1. MAIN OFFICES ARE NOT OPEN TO NEW IDEAS
The regularities of schooling formulated at the turn of the century remain firmly in control of the organizational and pedagogical structures of contemporary schooling. What do the regularities of schooling look like? Goodlad’s (1984) study of instructional programs of 13 high schools remains, after 30 years, the best account of these regularities in action. The regularities described in Goodlad’s study of high school classrooms is a highly scripted performance that includes:
the teacher explaining or lecture to the total class or a single students, occasionally asking questions requiring factual answers: the teacher, when not lecturing, observing or monitoring students working individually at their desks; students listening or appearing to listen to the teacher and occasionally responding to the teacher’s questions; students working individual at their desks on reading or writing assignments; and all with little emotion, from interpersonal warmth to expressions of hostility. (Goodlad, 1984, p. 230)
Any idea, program, technique that would fundamentally alter the regularities are met with the regular responses of bureaucracies: “no money,” “no room,” “no staff,” “no time.”
2. MAIN OFFICES ARE RISK AVERSE
Embedded in the process of innovating is the willingness to experiment. Any form of experimentation involves risk—the understanding that your great idea may result in great failure. No parent wants to hear that their son or daughter’s educational progress was impeded by a failed teaching methodology or organizational arrangement. The problem with this fear of failure is most of what we do in schools—how we organize subjects; how we teach; how we assess—are methodologies and organizational structures that the research for decades has declared to be educationally ineffective. Most of what school communities would define as experimental are practices that the research has proven to be educationally effective. The willingness on the part of administrators to experiment with “what the research says” is still a bridge too far for main offices who value the certainties of institutional schooling over the uncertainties of progressive learning environments.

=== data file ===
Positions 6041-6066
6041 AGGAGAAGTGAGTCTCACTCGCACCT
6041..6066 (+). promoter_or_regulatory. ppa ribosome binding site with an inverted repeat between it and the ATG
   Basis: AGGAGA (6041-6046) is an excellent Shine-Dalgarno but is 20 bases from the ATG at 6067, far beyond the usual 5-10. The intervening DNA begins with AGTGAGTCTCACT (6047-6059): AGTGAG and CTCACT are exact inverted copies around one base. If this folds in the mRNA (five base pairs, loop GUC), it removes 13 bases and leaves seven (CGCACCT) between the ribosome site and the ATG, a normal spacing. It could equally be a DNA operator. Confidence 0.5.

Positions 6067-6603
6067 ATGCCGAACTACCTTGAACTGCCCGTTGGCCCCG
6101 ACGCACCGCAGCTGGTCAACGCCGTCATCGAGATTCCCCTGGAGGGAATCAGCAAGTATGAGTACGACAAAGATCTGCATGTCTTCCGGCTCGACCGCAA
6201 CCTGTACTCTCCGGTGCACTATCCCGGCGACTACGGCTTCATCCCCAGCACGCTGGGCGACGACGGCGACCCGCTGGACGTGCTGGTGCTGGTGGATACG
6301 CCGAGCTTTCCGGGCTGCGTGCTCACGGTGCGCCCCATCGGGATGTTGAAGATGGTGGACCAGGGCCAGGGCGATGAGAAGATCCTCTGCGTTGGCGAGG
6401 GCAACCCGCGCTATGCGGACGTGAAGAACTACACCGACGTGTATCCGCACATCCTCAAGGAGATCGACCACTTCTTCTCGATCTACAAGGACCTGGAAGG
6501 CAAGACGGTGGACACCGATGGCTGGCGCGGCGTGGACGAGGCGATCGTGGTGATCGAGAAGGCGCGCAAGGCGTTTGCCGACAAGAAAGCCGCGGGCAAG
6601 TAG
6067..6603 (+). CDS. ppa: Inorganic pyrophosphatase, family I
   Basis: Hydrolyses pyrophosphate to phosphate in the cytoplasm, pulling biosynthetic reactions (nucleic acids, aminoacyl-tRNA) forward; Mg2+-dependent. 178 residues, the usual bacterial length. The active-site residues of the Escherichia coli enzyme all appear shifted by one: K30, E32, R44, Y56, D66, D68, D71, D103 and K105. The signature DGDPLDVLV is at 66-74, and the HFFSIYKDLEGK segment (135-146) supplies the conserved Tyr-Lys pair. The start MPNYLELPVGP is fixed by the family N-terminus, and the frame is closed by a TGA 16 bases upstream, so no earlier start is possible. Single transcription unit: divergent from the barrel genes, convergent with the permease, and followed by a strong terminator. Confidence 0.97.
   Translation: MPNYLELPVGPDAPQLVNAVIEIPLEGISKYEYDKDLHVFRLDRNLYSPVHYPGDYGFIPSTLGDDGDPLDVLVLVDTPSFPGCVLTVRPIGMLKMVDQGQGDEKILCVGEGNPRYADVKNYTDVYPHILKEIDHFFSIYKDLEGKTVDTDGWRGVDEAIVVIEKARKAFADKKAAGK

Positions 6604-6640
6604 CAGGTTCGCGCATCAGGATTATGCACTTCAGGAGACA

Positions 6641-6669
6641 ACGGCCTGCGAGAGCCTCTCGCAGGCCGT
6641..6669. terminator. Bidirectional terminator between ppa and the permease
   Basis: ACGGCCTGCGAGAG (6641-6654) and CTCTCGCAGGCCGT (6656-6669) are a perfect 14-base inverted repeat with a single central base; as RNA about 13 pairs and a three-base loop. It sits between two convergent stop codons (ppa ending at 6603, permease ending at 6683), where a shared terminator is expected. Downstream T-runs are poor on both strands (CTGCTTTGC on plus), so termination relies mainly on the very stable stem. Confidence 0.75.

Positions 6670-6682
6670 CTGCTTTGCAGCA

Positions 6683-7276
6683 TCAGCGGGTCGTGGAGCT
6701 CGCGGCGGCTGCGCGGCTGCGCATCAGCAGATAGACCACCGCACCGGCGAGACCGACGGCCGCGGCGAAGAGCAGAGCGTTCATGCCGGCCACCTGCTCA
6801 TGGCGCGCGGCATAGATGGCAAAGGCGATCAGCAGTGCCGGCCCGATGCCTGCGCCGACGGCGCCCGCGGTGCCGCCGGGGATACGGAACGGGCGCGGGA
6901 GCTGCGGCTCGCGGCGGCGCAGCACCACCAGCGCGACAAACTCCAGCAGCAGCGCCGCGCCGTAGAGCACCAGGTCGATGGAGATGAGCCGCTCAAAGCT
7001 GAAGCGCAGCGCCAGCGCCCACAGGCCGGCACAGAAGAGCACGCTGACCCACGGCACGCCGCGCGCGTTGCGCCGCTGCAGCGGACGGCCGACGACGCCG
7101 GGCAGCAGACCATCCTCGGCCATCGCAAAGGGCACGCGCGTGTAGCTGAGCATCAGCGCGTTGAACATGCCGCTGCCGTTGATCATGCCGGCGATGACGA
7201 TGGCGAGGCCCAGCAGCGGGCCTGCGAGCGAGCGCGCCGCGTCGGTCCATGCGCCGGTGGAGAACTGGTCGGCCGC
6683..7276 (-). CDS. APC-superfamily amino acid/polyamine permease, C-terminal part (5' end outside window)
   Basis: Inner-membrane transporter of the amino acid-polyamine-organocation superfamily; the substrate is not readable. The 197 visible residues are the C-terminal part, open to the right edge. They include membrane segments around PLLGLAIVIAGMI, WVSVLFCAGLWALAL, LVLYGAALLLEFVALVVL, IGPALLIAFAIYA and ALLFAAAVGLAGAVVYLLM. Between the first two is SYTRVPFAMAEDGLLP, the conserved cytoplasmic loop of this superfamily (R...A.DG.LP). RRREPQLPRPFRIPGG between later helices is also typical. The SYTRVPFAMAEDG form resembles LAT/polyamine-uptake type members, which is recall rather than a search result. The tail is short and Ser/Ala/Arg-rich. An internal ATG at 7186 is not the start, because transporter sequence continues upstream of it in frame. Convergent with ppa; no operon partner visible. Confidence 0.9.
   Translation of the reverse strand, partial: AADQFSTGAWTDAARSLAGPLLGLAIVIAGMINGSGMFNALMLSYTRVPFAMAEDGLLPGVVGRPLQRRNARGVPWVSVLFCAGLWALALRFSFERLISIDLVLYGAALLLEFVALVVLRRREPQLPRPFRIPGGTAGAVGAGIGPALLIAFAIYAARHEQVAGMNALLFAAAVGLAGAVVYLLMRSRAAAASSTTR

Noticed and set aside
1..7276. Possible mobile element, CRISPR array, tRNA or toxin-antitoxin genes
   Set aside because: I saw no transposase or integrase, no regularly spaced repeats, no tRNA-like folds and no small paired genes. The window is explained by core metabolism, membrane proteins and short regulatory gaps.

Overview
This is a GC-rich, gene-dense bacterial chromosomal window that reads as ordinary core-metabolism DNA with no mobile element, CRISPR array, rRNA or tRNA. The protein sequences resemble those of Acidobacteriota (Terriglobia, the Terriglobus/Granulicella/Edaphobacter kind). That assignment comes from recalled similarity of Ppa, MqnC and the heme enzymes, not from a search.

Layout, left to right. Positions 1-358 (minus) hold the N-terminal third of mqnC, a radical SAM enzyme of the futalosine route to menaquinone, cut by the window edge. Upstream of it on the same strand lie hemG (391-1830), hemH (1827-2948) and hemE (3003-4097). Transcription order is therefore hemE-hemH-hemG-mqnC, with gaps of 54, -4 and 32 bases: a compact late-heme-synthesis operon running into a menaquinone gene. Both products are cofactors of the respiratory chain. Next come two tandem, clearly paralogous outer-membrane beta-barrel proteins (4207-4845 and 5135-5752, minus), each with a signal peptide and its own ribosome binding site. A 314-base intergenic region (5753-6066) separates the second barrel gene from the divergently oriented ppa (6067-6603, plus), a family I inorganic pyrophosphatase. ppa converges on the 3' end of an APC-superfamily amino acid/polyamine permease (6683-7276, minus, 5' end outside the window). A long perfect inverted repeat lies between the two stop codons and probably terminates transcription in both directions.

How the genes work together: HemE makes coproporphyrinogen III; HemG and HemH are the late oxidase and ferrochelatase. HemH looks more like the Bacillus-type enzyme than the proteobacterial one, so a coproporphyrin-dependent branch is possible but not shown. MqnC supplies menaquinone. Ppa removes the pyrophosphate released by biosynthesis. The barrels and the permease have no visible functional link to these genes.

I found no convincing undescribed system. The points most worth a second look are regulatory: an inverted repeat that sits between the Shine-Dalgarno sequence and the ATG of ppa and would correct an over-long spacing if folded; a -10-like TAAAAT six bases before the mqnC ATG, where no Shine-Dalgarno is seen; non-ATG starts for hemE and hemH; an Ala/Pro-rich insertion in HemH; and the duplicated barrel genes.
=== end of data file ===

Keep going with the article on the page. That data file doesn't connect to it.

3. MAIN OFFICES DO NOT HIRE DIVERSE TALENT
The source of all innovative environments is a talent pool populated with personnel with diverse cultural, educational, and work backgrounds. Main offices look for candidates that meet uniform credentialing requirements and are comfortable working within programs and organizational structures that prize compliance and standardization. Teachers with a proclivity for out of the box thinking do not remain long in organizational structures and routines that leave little time or venues to think about, discuss, or experiment with disparate models of schooling or teaching.
4. MAIN OFFICES ARE NOT DESIGNED FOR INNOVATION
School buildings were designed for surveillance and categorization of children and adolescents. Hallways, classrooms, offices, departments are organizational configurations that simplify adult supervision and assign them to the right age group, or subject, or department. Spending your entire day in an office or a classroom, largely isolated from your colleagues, fails create the kinds of collaborative environments that generate innovate ideas and practices.
5. MAIN OFFICES HOUSE DOERS NOT THINKERS
Main offices house men and women who have mastered the managerial tools—budgeting, scheduling, distributing, monitoring— for completing administrative and supervisory tasks. None of these tools question or elaborate on the beliefs, ideas, theories, values, or outcomes governing an assigned managerial task. Without a thorough understanding of the theories, concepts, or practices constituting the managerial task, administrators are unable to adjust, to improve upon, or create new understandings of the programs, the mandates, the teaching models they have been assigned to implement.